But the company acknowledged it needed help from other companies if the future of having an “internet of things” was to be realised.

“Right now there are too many kinds of devices you can develop for the Internet of Things. It’s too rich. Not one company can do it all,” said Chen Xudong, Lenovo’s senior vice president, as quoted by PCWorld magazine.

Big challenge

The internet of things is the idea that objects all around us – be it smartphones, fridges, toasters or thermostats – are connected to the internet.

It paves the way for connected homes, where appliances can be controlled by apps, and devices can react smartly to their surroundings, such as the heating coming on when it knows you’re almost home.

However, the big challenge facing the growth of the internet of things is a lack of compatibility.

Companies are making devices that connect to the internet, but due to a range of different systems and standards, the devices are unable to talk to each other.

The NBD system is Lenovo’s attempt to solve that issue. As well as its own smart glasses, it is also is working on another device with Vuzix. Another product being worked on is an air purifier that can be controlled via a mobile app.

Any attempt to create a new system would come up against efforts from Google, who recently purchased Nest, a smart thermostat device.

Apple has also invested in the internet of things – it announced HomeKit, a system for developers to write programmes that can control devices around the house.

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Absent fans get robot to do cheering

Hanwha Eagles robot fansPride, passion, proxies! The creators hope the robots can lead chants by real fans too

A struggling Korean baseball team have invented a novel way to improve atmosphere at their matches – by bringing in a crowd of robot fans.

Hanwha Eagles supporters not able to get to the stadium can control the robot over the internet.

The bots can cheer, chant and perform a Mexican wave – but presumably not invade the pitch.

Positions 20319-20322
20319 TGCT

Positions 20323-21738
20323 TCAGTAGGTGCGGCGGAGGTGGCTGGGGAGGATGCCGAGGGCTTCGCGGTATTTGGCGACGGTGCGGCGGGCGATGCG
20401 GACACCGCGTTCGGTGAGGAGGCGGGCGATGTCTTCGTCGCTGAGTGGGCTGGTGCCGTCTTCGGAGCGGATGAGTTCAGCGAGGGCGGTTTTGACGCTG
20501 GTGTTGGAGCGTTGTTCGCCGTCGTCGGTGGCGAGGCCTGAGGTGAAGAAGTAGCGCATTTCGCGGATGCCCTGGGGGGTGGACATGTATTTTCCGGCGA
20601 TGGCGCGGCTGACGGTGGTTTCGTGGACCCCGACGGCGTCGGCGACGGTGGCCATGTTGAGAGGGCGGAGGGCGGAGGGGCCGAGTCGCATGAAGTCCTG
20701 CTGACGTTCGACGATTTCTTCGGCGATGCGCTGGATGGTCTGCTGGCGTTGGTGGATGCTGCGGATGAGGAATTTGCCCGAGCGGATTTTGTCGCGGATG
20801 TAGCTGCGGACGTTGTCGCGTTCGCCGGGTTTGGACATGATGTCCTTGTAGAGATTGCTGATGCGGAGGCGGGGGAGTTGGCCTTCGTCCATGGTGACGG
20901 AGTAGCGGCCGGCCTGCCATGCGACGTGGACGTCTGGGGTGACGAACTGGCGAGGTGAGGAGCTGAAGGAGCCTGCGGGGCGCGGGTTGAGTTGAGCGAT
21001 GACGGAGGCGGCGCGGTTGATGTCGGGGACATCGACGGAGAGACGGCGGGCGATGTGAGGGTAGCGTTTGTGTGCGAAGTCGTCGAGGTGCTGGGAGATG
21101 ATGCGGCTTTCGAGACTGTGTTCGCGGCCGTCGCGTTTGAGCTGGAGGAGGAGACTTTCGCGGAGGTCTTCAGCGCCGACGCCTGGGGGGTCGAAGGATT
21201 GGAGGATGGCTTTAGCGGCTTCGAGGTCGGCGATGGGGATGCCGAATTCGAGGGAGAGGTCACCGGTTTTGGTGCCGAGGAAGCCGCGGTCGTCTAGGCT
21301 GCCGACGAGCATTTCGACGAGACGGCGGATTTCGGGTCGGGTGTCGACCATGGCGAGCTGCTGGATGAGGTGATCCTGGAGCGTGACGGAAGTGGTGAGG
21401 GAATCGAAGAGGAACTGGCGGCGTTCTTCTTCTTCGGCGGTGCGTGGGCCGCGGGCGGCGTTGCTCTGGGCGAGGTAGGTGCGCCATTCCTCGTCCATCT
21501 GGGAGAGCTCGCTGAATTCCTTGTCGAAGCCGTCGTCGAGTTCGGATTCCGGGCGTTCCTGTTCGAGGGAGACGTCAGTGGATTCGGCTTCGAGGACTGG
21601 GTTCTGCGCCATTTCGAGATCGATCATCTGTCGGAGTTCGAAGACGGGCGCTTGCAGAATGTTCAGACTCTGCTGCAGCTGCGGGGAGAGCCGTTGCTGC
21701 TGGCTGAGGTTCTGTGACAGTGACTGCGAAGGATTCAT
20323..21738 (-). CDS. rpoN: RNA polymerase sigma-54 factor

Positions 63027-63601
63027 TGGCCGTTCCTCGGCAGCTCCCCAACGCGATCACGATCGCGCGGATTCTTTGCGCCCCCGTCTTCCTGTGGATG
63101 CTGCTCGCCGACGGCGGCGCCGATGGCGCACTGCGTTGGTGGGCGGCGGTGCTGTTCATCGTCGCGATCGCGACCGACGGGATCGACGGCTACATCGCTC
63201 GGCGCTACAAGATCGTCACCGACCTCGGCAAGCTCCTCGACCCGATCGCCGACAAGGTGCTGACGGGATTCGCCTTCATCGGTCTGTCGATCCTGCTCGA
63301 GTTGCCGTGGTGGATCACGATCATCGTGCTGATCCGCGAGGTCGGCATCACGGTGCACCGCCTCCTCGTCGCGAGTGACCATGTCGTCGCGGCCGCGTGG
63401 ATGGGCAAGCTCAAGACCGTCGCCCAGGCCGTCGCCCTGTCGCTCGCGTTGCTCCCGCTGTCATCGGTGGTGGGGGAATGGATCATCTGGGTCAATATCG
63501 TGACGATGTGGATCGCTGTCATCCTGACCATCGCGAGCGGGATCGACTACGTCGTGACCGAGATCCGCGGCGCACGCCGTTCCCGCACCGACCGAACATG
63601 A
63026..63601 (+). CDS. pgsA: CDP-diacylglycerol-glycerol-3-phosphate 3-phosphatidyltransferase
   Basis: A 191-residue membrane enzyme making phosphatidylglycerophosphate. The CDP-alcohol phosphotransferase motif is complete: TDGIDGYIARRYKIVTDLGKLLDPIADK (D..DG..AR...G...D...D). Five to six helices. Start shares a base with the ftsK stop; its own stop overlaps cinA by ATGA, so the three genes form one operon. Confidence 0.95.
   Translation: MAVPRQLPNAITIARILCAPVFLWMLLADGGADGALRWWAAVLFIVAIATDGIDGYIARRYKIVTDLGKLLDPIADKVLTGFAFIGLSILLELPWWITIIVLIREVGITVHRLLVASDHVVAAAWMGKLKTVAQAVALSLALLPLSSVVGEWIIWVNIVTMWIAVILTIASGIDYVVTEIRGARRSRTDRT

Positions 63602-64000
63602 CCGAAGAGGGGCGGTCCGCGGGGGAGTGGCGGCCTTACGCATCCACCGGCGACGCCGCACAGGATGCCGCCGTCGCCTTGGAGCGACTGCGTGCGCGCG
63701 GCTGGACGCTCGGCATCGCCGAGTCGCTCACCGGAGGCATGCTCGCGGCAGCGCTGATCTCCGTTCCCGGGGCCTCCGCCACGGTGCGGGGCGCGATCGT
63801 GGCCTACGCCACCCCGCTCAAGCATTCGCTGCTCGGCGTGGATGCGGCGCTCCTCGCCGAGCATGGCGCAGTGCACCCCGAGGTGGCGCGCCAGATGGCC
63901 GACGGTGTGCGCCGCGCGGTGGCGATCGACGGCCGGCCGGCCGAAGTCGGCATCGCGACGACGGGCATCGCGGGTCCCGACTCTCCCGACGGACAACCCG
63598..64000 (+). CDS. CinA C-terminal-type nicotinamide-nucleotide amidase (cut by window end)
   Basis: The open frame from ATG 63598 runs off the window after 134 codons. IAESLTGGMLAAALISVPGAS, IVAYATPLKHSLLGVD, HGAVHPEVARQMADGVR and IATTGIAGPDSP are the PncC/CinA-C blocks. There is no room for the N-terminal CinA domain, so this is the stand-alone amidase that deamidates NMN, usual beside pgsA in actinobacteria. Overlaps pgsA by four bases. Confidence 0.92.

One expert said giving more fans a chance to “attend” was important for professional clubs.

This was especially the case with top football teams, Matt Cutler, editor of SportBusiness International, told the BBC.

“If you look at all the big clubs, you can’t just get a season ticket – you have to sit on a waiting list.

“There is also potential monetisation. You can charge, even if it’s a small amount, to give fans a different kind of viewpoint.”

Football fan John Hemmingham, who runs the famous England supporters brass band, saw the funny side.

“What happens if a robotic fan misbehaves?” he joked.

“Gets aggressive, abusive, spills a drink… I can see it being fraught with danger. What if it sits in the wrong section? A robotic hooligan!”


It is not easy being a Hanwha Eagles fan. In the past five years, they have suffered more than 400 losses – so many that fans of the team are regarded with a degree of sympathy, and have earned the nickname Buddhist Saints.

Hanwha Eagles robot fansUsers can upload their own face to the robot so it can be seen at the stadium

Less friendly opposition fans describe them as the Hanwha Chickens.

But those who cannot make it to the stadium now have the option of having a robot stand in for them.

As well as being able to control some robot movements, fans can upload their own face to the machine.

Sport for all

While the robots supporting Hanwha will be dismissed as a gimmick by most diehard fans of any sport, there are other, more serious attempts to help more people experience matches.

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The days have gone where people are completely engrossed in the match”

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Matt Cutler
SportBusiness International

As part of Japan’s unsuccessful bid for the 2022 World Cup, the country said it hoped to re-create live matches using holographic technology in other locations. It would mean, in theory, that several stadiums full of fans could be watching the same match at once.

Development on the technology was halted when Japan lost its bid, with Fifa instead choosing Qatar to host the 2022 tournament.

Independent experts were sceptical the virtual reality plan could have ever worked – but praised the ambition.

In the nearer term, simple technology additions to stadiums and arenas are already changing how we enjoy sport.

“Within a short amount of time, nearly every Premier League stadium will have wi-fi,” said Mr Cutler.

“Everyone’s got a phone with them, checking other things. The days have gone where people are completely engrossed in the match.”

Follow Dave Lee on Twitter @DaveLeeBBC